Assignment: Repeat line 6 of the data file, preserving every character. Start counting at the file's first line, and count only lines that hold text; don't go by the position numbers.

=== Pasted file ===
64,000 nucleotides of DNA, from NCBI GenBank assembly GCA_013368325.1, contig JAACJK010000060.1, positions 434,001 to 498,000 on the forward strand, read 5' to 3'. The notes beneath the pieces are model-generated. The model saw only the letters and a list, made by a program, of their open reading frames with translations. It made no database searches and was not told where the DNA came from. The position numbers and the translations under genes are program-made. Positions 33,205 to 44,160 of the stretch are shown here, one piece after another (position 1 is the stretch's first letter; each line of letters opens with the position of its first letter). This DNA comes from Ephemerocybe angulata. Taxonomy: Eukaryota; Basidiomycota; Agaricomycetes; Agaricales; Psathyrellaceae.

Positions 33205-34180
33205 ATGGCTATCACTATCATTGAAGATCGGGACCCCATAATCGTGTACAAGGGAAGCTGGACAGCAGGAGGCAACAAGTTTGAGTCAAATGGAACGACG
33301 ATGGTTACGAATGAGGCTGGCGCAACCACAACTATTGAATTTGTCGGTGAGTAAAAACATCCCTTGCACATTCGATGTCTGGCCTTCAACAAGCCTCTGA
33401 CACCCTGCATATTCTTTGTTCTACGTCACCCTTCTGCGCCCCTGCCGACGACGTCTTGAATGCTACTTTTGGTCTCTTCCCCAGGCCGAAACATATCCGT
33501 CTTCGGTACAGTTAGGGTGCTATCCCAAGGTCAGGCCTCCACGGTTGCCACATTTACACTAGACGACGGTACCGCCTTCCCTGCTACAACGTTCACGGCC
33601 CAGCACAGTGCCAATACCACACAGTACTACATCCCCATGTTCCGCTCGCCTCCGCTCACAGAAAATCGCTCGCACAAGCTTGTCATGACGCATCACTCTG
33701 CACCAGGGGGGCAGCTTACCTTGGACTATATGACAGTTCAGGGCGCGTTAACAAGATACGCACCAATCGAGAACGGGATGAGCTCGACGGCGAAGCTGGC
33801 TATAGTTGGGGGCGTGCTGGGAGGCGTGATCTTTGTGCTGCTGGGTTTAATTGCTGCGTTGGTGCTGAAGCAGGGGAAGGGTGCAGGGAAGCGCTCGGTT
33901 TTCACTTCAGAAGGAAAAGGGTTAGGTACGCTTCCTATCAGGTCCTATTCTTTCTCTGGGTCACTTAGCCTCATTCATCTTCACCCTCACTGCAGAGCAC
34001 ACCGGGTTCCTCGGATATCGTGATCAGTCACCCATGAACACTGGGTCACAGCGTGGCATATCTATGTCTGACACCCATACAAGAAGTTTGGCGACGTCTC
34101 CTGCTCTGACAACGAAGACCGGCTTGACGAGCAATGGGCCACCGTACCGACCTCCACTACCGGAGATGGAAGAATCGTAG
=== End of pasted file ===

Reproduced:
33501 CTTCGGTACAGTTAGGGTGCTATCCCAAGGTCAGGCCTCCACGGTTGCCACATTTACACTAGACGACGGTACCGCCTTCCCTGCTACAACGTTCACGGCC